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The mad doctor has cooked up something evil in Reiner Knizia's Poison, a clever strategy card game. Players choose a potion card from their hand to add to one of three colored cauldrons, being careful not to let the pot go over a total value of 13.
The player who causes the cauldron to go over 13 must take all of the cards within it, trying to avoid taking a potion mixed with poison. Be the player with either the most or none of any potion and you're safe -- otherwise take the risk of receiving a deadly dose!
Players: 3 - 6
Time: 15 minutes
Ages: 10 and up
Est. time to learn: 5-10 minutes
Weight: 502 grams
Language Requirements: Manufacturer's rules are printed in multiple languages (including English). Game components are language-independent. This is a domestic item.
- 42 Potion Cards
- 8 Poison Cards
- 3 Cauldron Boards
- Instructions (English, Spanish, French)
Average Rating: 3.5 in 1 review
Poison (Playroom Entertainment, 2005 - Reiner Knizia) is possibly one of the more overproduced games that I own. Really, the game only needs a small deck of cards, but the addition of three huge cardboard cauldrons add some flair and make a large box necessary. With Reiner Knizia himself on the front, smirking joyously as he mixes venomous concoctions, the game has a slightly evil overtone. What kind of game is this?
The answer is that it's a fun card filler. Not everyone that I've played it with has enjoyed it, and I see that some folk online are also rather antagonistic to the game. But there's something about the game, it has simple, easy gameplay that appeals to a lot of people. A group of teens, when given the game, will play over and over until I tell them to stop. It's a mindless diversion (although not entirely random) that just feels so simple and fun filled that I find myself constantly throwing it on the "pile o' games" for excursions. And that's why I must give it thumbs up.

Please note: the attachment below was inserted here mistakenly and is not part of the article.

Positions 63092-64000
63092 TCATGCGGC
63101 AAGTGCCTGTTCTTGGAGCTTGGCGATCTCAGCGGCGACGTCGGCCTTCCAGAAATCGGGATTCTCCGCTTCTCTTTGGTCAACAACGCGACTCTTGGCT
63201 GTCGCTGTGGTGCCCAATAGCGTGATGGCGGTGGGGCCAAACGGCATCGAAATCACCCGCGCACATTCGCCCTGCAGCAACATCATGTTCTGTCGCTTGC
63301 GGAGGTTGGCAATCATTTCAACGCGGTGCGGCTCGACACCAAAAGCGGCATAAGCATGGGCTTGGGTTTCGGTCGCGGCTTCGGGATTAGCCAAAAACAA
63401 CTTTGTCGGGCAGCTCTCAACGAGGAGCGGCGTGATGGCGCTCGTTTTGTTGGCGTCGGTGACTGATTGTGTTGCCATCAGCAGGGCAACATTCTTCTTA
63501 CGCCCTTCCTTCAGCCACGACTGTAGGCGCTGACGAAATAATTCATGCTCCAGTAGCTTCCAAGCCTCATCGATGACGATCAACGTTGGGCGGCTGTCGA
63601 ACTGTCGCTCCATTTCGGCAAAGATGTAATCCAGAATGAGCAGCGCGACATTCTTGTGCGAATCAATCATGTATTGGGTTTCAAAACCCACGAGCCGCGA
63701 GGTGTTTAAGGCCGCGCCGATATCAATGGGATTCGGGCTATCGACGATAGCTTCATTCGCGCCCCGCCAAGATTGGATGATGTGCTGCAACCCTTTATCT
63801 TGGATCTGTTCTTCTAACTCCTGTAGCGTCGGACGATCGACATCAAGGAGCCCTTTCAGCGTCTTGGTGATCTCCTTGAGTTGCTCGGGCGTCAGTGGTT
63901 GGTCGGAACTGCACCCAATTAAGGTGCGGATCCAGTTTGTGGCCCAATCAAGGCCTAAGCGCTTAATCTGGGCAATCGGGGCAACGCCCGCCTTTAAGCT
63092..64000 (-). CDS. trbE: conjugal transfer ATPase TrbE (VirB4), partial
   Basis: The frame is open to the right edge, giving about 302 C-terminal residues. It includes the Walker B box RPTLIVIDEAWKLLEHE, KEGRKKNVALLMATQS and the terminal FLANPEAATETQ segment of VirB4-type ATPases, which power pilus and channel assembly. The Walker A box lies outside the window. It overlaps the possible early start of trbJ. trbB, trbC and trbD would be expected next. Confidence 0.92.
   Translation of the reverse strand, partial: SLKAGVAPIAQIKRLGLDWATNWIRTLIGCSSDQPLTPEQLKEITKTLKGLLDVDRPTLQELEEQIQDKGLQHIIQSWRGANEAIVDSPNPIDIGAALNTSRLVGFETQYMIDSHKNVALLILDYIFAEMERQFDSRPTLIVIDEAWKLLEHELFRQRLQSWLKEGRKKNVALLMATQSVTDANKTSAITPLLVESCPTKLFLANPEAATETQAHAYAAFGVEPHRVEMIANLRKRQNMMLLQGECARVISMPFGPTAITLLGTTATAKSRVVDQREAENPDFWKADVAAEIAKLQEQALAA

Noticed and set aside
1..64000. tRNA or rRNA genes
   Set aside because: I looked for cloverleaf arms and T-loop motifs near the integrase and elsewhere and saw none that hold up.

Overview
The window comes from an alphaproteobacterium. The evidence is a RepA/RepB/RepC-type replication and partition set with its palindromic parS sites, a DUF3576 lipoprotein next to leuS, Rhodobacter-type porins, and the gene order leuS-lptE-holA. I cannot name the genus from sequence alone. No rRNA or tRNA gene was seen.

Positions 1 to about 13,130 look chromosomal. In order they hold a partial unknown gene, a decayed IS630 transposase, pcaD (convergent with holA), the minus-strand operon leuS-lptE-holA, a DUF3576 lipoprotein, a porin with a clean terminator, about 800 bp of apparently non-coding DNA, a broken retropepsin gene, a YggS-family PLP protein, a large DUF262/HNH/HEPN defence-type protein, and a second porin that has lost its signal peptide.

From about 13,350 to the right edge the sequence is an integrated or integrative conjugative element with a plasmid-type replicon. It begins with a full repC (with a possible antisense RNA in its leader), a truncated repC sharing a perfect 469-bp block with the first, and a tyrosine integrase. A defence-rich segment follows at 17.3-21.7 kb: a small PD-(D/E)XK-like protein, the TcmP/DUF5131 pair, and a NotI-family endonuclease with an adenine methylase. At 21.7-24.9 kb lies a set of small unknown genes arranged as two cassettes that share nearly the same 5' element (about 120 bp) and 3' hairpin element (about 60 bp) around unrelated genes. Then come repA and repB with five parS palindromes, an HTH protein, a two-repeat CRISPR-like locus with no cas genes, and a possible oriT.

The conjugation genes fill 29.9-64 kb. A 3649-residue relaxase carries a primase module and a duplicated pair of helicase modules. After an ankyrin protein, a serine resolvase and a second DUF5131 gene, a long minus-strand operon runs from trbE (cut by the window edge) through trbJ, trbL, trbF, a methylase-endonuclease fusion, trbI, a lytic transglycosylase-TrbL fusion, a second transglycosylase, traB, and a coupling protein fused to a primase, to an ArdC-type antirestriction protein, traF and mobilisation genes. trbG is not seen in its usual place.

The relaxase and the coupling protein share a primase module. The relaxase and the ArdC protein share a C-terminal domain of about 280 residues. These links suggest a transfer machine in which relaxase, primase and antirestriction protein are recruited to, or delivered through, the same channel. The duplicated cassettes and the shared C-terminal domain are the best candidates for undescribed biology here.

Three large cauldron tiles are placed on the table, and then fifty cards are shuffled and evenly dealt to each player. Cards are either one of three different types of potions (red, blue, or purple - values "1", "2", "4", "5", or "7"), or poison cards (green - value "4"). One player begins, and then play proceeds clockwise around the table. ON a player's turn, they simply play one of their cards face up onto one of the cauldrons. The first player can play a card to any of the three cauldrons, but after that, all players may only play a card into a cauldron that contains cards of the same color. Also, once a cauldron has a color, cards of that color may be placed there only.
A poison card can be placed in any pot, even one that is empty - no cauldron is ever considered to be "green". If a player places a card in a cauldron that causes the total sum there to exceed thirteen, then they must take all the cards lying there and place them face down in front of themselves. Play continues until all of the cards have been played. At this point, all cards are revealed. The player who has the most cards of each of the three main colors may discard all the cards they have of that color. Players then score one point for each card they have and two points for each Poison card they have. The amounts are recorded, and another round begins. At the end of the game (one round for each player), the player with the lowest score wins the game!